miniFactory Announces the Ultra

miniFactory Announces the Ultra

The miniFactor Ultra industrial 3D printer [Source: miniFactory]

The miniFactor Ultra industrial 3D printer [Source: miniFactory]

Finland-based miniFactory Oy Ltd announced their latest 3D printer, the miniFactory Ultra.

This would be the company’s third 3D printer. We saw their first machine way back in 2013, which was as you might expect a competent 3D printer of basic polymers, such as PLA. IN 2018, that’s all changed.

The company’s focus is now on industrial 3D printers, meaning their equipment now specializes in high-temperature materials. How high? Well, in the new miniFactory Ultra the heated build chamber’s maximum 250C would turn their 2013 machine’s PLA materials into a puddle.

ULTEM 1010 3D print [Source: miniFactory]

ULTEM 1010 3D print [Source: miniFactory]

This has to be one of the highest build chamber temperatures we’ve seen. Most seem to top out at around 100C, so this is fantastically higher.

Working with the build chamber heat is an incredible hot end that can reach the staggering temperature of 480C.

Why are such high temperatures necessary? Olli Pihlajamäki, miniFactory’s Sales & Marketing Director, explains:

“miniFactory Ultra is fully capable to 3D print ultra-polymers with high strength without warping. It’s possible with the heated chamber up to 250 celsius. ULTEM (PEI), PPSU and other amorphous polymers require printing chamber temperatures above the polymers glass transition temperature (Tg).

Tg is one of the most important thermophysical properties of amorphous polymers. In that temperature, polymer chains are oriented randomly and have freedom to move and polymer is in structural relaxation and cools down smoothly and evenly. From there comes the strength and dimensional accuracy to our printed ultra-polymer parts.”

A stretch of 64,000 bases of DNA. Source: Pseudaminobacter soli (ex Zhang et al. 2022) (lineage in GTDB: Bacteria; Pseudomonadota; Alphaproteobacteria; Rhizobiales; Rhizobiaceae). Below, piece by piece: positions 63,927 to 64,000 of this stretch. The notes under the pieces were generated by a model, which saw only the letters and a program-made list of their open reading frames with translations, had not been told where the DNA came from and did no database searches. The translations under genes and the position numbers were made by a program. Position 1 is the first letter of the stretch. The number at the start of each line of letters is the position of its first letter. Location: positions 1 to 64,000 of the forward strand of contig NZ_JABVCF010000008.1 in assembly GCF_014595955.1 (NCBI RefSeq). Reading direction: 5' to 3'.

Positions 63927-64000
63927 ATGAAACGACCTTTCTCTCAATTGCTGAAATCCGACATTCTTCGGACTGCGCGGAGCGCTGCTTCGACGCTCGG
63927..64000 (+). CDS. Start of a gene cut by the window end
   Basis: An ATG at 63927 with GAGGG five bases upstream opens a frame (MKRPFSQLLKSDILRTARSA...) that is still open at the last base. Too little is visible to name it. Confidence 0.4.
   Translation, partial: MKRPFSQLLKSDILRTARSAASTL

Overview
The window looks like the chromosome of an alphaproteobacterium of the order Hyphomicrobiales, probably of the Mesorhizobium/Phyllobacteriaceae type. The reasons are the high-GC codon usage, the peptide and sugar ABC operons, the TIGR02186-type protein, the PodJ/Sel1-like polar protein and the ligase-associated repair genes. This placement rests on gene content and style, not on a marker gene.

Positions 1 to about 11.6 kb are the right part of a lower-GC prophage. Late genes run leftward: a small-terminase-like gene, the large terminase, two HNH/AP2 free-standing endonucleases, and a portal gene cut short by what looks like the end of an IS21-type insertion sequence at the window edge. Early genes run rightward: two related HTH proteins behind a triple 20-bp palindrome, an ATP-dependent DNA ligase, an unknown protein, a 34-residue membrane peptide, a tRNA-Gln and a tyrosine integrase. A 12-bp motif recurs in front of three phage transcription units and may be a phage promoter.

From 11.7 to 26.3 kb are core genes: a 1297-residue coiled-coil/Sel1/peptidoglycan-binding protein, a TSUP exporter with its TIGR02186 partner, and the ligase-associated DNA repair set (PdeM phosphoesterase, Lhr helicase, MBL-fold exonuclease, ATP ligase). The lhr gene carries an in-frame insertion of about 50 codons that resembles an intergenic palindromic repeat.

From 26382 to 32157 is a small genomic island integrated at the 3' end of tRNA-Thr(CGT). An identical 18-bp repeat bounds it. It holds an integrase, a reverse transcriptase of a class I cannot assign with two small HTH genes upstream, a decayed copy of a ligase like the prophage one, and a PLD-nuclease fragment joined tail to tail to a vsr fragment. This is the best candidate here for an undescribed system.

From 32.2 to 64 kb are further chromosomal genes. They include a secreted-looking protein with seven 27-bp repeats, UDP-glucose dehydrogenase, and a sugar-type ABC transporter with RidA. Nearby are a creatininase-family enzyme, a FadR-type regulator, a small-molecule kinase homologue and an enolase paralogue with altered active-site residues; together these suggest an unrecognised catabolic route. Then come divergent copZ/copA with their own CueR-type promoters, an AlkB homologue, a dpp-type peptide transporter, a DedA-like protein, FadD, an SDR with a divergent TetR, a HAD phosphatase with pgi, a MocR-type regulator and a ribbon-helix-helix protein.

Annealed high-temperature 3D prints [Source: miniFactory]

Annealed high-temperature 3D prints [Source: miniFactory]

This is the crux of the matter: it’s no longer sufficient to merely ensure accurate geometry of the 3D printed part, as has been the case for much of the prototyping history of desktop 3D printing. Pihlajamäki explains further how this works:

“PEEK, PEKK and other semi-crystalline polymers require a really sensitive printing process for optimal crystallization. For that the Ultra has unique integrated and automated annealing system which means that after a print job, the machine calculates and perform the optimal annealing process for semi-crystalline polymer parts. High quality servo motors in all axes takes care of the printing accuracy.”

Aside from the high-temperature and material capabilities, the miniFactory Ultra has a good set of specifications:

  • Generous build volume of 330 x 180 x 180 mm

  • Automated calibration

  • Dual, non-interfering extruders

  • Color touchscreen control panel

  • Air filtration system

And there’s also an interesting adhesion system powered by a vacuum. They say this offers an ability to rapidly change the build platform after a print. I’m interested in this feature because aside from Stratasys’ Fortus line, I’m not sure any other system employs a vacuum process to hold down the build plate.

ULTEM 9085 3D print [Source: miniFactory]

ULTEM 9085 3D print [Source: miniFactory]

All this makes for a somewhat large device, as you can see at the top; the miniFactory Ultra weighs a massive 160kg.

My thought about the miniFactory Ultra after thinking about the specifications is that it seems to be targeted as a Fortus-killer: it seems to 3D print similar materials, likely at lower prices due to the open materials effect.

Currently the company is seeking resellers for the machine.

Via miniFactory

Honeywell Embracing Growth through Innovation

Honeywell Embracing Growth through Innovation

Desktop Metal v Markforged: Resolution

Desktop Metal v Markforged: Resolution